Israel in a changing world
Israel must sober up from the illusion that it can keep up a long-term policy that ignores most of the world.
Turkey's increasing involvement in the Israeli-Arab conflict, whether in its interest in mediating between Damascus and Jerusalem or in an aggressive way as in the Gaza flotilla affair, reflects a phenomenon that is not unique to the Middle East: the rise of powers seeking to exercise their increasing diplomatic and economic strength in the international arena. Usually these powers have no strong sentiments, positive or negative, about Israel.
A clear manifestation of this phenomenon occurred last month in the visit by Turkish Prime Minister Recep Tayyip Erdogan and Brazilian President Luiz Inacio Lula da Silva to Tehran in the hope of obtaining an agreement to transfer enriched uranium from Iran to Turkey. This would thwart the American initiative to impose sanctions on Iran, which is fast at work on its nuclear program.
That initiative rests on cooperation among the five permanent members of the UN Security Council and a sixth power, Germany, which is not a member of the prestigious club. The Security Council's makeup is a consequence of the establishment of the United Nations by the powers that won World War II. This is why powers weaker than Germany today - Britain and France - have veto power as permanent members of the Security Council.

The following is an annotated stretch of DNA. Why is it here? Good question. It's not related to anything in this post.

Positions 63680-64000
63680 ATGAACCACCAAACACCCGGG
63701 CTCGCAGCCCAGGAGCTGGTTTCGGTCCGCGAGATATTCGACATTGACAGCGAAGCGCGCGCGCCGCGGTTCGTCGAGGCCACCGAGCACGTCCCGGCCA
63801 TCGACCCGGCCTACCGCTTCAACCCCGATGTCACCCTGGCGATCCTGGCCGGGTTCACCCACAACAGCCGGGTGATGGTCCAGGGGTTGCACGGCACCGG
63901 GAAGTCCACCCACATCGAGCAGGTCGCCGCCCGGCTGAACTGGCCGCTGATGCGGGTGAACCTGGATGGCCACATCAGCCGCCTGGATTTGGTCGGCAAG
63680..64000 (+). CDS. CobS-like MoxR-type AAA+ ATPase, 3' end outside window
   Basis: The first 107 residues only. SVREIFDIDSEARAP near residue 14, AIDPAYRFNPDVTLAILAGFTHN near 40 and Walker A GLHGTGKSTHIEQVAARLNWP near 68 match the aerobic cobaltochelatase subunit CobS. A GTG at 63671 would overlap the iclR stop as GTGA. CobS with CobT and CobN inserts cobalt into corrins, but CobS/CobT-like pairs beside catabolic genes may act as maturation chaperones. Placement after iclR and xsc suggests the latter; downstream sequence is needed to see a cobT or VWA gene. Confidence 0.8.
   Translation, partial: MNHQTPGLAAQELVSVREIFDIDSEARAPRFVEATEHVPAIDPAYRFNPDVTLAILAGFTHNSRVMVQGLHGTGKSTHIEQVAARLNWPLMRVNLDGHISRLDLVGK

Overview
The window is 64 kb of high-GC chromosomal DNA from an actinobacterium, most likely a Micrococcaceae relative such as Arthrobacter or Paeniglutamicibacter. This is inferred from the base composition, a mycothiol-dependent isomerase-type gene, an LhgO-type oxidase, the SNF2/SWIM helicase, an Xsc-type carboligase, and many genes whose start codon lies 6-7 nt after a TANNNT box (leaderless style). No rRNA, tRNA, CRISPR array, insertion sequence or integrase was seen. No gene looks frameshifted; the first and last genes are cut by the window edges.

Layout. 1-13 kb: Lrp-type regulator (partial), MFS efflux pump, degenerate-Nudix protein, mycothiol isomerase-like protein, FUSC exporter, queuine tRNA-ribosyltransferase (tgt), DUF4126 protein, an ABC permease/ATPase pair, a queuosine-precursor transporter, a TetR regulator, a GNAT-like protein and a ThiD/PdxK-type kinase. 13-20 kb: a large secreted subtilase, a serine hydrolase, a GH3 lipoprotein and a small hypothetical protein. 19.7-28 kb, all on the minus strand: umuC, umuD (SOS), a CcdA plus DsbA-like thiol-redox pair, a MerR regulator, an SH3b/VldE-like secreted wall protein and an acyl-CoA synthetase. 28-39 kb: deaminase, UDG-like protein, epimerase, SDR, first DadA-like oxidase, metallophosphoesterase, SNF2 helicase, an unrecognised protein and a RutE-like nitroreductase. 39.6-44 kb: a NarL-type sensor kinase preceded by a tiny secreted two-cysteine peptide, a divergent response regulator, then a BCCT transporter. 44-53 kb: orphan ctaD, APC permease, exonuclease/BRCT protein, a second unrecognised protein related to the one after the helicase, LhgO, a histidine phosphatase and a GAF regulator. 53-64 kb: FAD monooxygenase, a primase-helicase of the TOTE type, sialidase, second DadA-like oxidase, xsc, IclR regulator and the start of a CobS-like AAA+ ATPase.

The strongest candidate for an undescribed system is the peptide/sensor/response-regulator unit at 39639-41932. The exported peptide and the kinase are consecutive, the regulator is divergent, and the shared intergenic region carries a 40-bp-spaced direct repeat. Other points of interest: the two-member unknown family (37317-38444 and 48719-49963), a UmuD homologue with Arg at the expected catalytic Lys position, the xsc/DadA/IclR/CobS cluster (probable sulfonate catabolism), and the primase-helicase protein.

The international reality indicates that Germany, Japan, India, Turkey, Brazil (the world's eighth largest economy and soon to be the fifth ) and perhaps also Australia, South Korea and other countries are chipping away at the countries previously considered the great powers. The middling powers are demanding a seat of honor at the international table. This picture is complicated by international diplomatic and security organizations such as the European Union, the Association of Southeast Asian Nations and NATO, but overall the picture is clear: The world has changed.
This doesn't mean Israel should abandon its reliance on its greatest friend, the United States. Israel must understand, however, that in the global balance of power, it must give greater consideration to the wishes of the middling powers. It would be pointless for Jerusalem to refuse to do this, because Washington and other capitals are adjusting their policies to this reality. Israel must sober up from the illusion that it can keep up a long-term policy that ignores most of the world.
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